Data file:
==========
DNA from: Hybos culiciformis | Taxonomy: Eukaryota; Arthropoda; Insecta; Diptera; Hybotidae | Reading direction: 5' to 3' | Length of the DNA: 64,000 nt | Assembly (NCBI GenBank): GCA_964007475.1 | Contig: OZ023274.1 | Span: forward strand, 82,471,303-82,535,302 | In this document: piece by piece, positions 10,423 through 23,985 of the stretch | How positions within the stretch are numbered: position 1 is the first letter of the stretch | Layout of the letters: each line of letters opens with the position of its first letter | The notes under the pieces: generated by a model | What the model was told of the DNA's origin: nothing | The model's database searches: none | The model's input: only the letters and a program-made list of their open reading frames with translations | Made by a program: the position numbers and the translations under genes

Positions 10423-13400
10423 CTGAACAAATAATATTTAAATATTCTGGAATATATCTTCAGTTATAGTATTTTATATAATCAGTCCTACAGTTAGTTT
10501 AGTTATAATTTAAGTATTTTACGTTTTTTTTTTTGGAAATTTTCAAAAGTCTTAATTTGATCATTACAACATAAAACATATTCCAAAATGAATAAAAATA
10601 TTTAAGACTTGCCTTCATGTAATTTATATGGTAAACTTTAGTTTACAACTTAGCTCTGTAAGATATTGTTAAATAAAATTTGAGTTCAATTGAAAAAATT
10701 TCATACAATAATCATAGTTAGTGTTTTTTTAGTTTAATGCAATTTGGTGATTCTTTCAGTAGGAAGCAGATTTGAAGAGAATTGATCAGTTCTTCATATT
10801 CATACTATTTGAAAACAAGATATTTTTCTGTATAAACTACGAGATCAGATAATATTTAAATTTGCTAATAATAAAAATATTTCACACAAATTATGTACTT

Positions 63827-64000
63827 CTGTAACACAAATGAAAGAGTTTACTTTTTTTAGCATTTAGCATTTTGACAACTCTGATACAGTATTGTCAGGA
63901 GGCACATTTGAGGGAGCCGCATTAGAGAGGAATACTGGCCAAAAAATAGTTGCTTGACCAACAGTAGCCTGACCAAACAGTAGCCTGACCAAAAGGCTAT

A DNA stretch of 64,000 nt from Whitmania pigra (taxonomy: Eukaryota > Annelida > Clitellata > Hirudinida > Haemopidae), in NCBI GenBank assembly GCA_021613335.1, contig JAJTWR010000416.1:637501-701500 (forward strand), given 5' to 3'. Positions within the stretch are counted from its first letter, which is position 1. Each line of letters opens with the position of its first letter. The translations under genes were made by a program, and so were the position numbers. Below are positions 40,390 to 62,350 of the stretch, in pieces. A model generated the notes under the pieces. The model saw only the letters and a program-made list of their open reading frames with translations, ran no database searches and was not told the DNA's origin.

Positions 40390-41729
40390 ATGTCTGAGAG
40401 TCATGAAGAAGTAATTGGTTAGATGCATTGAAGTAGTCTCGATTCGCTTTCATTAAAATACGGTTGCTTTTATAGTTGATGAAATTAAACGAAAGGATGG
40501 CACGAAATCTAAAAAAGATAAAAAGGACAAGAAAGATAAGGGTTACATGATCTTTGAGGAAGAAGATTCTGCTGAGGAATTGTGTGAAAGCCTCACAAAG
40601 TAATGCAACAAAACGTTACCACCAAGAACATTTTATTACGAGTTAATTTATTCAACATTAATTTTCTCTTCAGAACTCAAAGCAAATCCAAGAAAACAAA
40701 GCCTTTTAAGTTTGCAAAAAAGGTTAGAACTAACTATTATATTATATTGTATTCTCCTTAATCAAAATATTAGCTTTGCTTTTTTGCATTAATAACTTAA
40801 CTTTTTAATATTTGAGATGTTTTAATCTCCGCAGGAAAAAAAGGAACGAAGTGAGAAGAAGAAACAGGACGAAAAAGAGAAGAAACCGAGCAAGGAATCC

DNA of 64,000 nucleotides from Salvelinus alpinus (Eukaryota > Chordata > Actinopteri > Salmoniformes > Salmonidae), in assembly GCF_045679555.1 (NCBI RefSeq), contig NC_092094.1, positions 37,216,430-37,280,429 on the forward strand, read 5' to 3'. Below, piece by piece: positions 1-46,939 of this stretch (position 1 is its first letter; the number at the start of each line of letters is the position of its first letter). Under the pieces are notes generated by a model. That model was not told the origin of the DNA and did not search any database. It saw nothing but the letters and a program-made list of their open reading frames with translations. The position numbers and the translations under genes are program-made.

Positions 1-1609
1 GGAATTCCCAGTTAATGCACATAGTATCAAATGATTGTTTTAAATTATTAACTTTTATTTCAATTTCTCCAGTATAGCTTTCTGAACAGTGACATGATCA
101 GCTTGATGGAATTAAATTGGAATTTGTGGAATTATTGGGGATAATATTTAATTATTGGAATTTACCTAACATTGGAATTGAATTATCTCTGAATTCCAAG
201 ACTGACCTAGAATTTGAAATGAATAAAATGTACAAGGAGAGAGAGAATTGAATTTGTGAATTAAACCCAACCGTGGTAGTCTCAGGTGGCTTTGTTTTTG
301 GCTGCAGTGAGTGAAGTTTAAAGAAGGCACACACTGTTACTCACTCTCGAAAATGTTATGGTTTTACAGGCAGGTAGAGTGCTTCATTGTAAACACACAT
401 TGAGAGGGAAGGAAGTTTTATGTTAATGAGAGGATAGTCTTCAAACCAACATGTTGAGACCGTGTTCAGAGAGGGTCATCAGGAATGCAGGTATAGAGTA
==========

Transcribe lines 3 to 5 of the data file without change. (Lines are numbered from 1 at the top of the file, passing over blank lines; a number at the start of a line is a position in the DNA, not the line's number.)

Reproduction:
10423 CTGAACAAATAATATTTAAATATTCTGGAATATATCTTCAGTTATAGTATTTTATATAATCAGTCCTACAGTTAGTTT
10501 AGTTATAATTTAAGTATTTTACGTTTTTTTTTTTGGAAATTTTCAAAAGTCTTAATTTGATCATTACAACATAAAACATATTCCAAAATGAATAAAAATA
10601 TTTAAGACTTGCCTTCATGTAATTTATATGGTAAACTTTAGTTTACAACTTAGCTCTGTAAGATATTGTTAAATAAAATTTGAGTTCAATTGAAAAAATT